Dehydration is loss of water and important blood salts like potassium (K+) and sodium (Na+). Vital organs like the kidneys, brain, and heart can’t function without a certain minimum of water and salt. In underdeveloped countries, dehydration from diseases like cholera and dysentery kills millions every year (usually infants and children). Still, with severe vomiting or diarrhea and occasionally with excessive sweating, you can become dangerously dehydrated right here in the U.S.A. Below are some warning signs for dehydration.

Signs of Dehydration




Dry lips

Slightly dry mouth membranes


Very dry mouth membranes

Sunken eyes

Sunken fontanelle (soft spot) on infant’s head.

Skin doesn’t bounce back quickly when lightly pinched and released.


All signs of moderate dehydration

Rapid, weak pulse (more than 100 at rest).

Cold hands and feet

Rapid breathing

Blue lips

Confusion, lethargy, difficult to arouse

If you’re severely dehydrated, you must get to a hospital right away. Intravenous fluids (IVs) will quickly reverse dehydration, and are often life-saving in young children and infants.

In teenagers and adults with moderate dehydration, careful home treatment can be safe, but phone contact with a physician is advisable. Children under 10 with moderate dehydration should see a physician first, though hospitalization usually isn’t necessary.

Mild dehydration is safe to self-treat at all ages, as long as it doesn’t worsen.

To treat dehydration, you must first address the cause: Fever, Vomiting, Diarrhea, and Heat Exhaustion are the most common reasons for dehydration. Click on each of those topics to review treatment. While you’re treating the underlying problem, begin small amounts of oral re-hydrating solution (ORS).

Commercial ORS replaces important blood salts and water in balanced amounts designed especially for dehydration in sick people They are formulated to allow your intestines to absorb maximum amounts of water along with small amounts of salts. Don’t confuse ORS with sports drinks designed for concentrated energy and salt replacement in healthy, high-performance athletes. These drinks can actually aggravate vomiting and diarrhea and are so concentrated they can limit intestinal water absorption.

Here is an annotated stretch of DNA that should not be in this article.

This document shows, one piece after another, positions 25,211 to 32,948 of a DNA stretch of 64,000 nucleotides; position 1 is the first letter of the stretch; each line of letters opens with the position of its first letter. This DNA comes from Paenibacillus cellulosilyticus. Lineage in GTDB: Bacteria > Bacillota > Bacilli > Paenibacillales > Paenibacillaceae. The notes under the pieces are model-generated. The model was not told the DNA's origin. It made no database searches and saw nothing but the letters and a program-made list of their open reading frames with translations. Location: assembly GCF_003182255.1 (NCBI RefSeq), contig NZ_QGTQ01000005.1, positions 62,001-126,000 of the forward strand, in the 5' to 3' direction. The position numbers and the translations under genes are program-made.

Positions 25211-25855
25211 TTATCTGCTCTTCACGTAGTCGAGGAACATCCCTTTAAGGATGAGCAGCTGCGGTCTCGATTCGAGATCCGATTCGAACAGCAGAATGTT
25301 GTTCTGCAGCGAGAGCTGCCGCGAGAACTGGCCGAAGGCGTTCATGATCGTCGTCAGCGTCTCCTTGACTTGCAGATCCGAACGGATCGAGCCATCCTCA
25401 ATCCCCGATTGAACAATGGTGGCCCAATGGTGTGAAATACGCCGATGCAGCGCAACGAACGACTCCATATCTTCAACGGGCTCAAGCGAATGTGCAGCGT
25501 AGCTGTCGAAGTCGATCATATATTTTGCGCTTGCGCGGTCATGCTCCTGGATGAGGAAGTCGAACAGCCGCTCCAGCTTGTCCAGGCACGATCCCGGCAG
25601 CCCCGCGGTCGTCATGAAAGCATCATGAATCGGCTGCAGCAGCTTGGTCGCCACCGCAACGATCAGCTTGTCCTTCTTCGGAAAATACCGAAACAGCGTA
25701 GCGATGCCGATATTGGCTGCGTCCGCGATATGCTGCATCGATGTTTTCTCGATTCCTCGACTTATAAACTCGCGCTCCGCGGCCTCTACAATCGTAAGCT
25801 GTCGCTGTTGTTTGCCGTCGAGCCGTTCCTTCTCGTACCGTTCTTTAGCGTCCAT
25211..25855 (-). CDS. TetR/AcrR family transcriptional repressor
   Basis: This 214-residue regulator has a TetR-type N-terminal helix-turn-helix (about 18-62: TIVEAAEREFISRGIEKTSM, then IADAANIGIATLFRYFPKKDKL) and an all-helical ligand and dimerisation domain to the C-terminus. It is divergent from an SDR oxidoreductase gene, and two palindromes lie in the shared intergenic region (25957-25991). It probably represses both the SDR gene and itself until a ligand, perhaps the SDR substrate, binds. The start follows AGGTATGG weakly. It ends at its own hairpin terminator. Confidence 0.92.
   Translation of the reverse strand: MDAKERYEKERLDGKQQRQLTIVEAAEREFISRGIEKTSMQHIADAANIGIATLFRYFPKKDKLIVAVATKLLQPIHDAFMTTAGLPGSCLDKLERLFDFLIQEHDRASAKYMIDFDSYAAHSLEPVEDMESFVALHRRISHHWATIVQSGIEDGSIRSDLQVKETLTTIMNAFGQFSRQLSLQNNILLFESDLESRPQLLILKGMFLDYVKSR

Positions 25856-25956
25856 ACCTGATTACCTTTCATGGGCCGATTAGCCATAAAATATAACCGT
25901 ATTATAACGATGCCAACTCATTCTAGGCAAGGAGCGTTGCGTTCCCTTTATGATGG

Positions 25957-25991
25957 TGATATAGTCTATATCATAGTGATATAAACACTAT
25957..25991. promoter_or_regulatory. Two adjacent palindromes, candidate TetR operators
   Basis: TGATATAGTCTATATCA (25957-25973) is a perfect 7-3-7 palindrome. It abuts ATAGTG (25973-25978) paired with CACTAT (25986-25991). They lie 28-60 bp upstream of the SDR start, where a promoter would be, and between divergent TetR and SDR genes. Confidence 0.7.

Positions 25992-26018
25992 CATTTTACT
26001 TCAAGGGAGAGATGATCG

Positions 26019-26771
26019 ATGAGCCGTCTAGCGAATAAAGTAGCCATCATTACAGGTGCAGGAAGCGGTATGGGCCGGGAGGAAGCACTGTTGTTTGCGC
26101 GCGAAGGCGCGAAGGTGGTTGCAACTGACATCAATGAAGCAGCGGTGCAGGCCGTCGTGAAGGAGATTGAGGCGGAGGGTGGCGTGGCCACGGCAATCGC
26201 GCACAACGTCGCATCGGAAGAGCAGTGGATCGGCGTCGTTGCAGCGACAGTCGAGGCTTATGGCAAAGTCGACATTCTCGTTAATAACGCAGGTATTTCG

Once signs of dehydration have disappeared, ORS is no longer necessary, but a clear liquid diet might still be useful if vomiting or diarrhea persists.

See a doctor if you think you might be dehydrated and have a fever higher than 101 degrees, experience diarrhea or vomiting for more than two days, have decreased urine output or feel weak and dizzy. Go to the nearest emergency room if you have a temperature higher than 103 degrees, produce no urine for more than 12 hours or begin to feel confused. Infants, young children and elderly people should see a doctor or go to the nearest emergency room if vomiting or diarrhea persists for more than 24 hours as dehydration affects them faster.

More than dehydration on our Self Care Home Page



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